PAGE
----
Broken wheel studs are not unusual. Wheel studs are made of softer material than lug nuts. The lug nuts tend to stretch the threads on the bolt when they are over tightened; when the lug nut is removed, it takes a large percentage of the threads with it. Another reason why wheel studs break is when the lug nuts are put on at an angle and the nuts immediately strips the threads off the studs. Taking lug nuts on and off too many times can also cause stripping.
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Things you need
- ½-inch drive air gun and sockets
- 6-inch long chisel
- Air-driven cut-off tool or grinder
- Thick washer
- Can of anti-seize compound
- Floor jack
- Jack stand
- Set of 3/8-inch drive sockets
Raise the wheel and support with a jack stand under the frame. Remove the wheel. Remove the brake caliper, caliper support bracket and the rotor
Remove the broken stud by first turning the spindle until the stud is on top. Grind the head of the stud on the topside until there is a flat spot. Most vehicles--especially front wheel drive, have the studs installed before the hub is assembled. Removing a stud without splitting the hub allows less room for the stud to exit. The stud will come out of the hub, but the head of the stud will contact the centre of the hub. The stud will not angle enough to pass the hubby grinding a flat spot on the head of the stud, the flat spot allows the stud to pass the hub.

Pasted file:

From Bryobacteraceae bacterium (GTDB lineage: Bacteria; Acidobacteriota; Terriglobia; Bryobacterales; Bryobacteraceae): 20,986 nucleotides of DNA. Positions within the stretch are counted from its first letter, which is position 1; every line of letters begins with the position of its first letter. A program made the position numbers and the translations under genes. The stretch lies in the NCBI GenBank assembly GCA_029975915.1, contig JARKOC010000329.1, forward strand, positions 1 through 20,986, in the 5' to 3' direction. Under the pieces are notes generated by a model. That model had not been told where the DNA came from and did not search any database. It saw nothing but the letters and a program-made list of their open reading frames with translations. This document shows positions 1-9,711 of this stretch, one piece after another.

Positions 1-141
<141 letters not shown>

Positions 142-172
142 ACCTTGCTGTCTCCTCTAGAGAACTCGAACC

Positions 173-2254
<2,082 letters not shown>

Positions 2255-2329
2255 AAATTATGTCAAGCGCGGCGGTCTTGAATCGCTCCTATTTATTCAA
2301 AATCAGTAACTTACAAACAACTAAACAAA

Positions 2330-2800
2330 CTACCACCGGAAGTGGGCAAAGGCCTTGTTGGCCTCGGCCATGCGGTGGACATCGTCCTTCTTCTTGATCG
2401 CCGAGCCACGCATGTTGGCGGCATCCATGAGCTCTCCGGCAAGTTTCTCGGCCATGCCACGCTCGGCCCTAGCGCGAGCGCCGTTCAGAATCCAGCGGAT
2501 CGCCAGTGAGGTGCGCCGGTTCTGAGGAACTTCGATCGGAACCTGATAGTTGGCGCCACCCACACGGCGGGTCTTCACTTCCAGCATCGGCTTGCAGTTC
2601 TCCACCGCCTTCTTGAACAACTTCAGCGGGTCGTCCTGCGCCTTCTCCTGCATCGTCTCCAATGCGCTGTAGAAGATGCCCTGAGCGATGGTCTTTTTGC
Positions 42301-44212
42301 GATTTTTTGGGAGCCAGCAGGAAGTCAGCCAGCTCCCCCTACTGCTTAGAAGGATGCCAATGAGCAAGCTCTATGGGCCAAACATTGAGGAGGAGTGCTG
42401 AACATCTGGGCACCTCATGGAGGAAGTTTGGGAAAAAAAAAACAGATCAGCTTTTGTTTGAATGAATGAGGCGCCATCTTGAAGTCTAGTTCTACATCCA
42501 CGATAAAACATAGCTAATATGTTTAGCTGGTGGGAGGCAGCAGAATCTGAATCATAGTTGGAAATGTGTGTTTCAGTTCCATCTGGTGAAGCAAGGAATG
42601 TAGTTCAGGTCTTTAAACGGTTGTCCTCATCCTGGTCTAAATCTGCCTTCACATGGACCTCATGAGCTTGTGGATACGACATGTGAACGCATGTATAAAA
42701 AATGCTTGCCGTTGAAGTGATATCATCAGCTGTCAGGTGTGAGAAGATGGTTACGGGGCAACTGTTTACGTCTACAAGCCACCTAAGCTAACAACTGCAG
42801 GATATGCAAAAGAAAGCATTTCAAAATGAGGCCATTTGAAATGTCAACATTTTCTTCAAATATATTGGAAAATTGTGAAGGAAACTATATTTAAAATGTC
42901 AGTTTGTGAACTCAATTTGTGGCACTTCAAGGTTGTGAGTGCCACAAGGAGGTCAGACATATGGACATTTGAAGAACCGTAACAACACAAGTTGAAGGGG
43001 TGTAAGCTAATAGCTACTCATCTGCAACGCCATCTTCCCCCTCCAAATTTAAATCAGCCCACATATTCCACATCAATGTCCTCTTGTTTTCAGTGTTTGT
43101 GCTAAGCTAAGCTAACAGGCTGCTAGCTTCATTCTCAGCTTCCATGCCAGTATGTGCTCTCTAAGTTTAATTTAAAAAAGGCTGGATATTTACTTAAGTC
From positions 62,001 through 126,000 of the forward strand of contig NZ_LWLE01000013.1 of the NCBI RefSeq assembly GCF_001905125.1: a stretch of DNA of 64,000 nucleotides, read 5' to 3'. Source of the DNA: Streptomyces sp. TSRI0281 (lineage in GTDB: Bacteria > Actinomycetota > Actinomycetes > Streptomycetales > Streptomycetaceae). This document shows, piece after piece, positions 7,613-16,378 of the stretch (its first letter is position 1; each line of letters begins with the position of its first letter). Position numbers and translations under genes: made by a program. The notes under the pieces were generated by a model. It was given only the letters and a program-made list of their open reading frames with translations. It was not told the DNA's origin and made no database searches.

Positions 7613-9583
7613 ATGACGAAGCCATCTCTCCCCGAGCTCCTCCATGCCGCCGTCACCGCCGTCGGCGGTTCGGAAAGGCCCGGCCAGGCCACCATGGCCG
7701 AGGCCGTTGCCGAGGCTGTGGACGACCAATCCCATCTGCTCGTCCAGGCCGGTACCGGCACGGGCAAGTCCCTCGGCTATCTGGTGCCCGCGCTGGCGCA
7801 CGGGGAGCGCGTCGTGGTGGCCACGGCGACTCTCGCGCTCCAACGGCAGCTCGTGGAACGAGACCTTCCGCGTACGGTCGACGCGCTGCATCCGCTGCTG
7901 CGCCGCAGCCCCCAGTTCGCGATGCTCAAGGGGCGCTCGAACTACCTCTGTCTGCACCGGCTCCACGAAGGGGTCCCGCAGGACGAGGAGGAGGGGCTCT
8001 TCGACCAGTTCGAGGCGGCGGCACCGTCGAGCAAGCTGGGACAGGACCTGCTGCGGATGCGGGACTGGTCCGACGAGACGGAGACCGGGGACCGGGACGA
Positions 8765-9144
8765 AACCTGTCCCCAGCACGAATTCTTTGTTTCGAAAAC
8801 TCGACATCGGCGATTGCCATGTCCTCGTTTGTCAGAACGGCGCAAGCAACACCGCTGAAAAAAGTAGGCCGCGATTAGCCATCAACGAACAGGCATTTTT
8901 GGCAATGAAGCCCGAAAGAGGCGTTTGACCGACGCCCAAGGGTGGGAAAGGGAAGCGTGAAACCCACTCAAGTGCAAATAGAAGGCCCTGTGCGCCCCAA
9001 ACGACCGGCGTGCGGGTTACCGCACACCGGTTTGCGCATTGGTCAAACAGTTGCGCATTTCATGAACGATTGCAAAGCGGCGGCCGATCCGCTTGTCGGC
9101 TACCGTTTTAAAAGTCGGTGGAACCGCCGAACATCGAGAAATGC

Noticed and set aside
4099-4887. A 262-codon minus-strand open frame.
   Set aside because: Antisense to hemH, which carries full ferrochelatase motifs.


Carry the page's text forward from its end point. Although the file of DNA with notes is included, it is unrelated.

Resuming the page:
Hammer the stud until it comes out of the spindle. Once it is loose, grab the stud with your fingers and turn it so that the flat spot is facing the hub, and pull it out.
Grind a flat spot on one side of the head of the new stud. It will not effect the strength or performance of the new stud. Insert the new stud in the hole in the spindle from the backside and turn the flat spot on the stud toward the hub to gain enough clearance to get past the hub.
Install the stud in the splines in the spindle and use the chisel and hammer to force it in as far as possible. It will not go in all the way in. Wipe anti-seize on both sides of a large washer. Install the washer over the stud and install a lug nut upside down with the flat part against the washer. Use the air gun and, with very short bursts, tighten the lug nut until the stud is drawn completely into the spindle. After each burst, check the head of the stud--stop as soon as the head of the stud touches the spindle. Do not over-tighten. Remove the lug nut and washer.
Reinstall the rotor, caliper support and caliper. Install the wheel and lower the vehicle.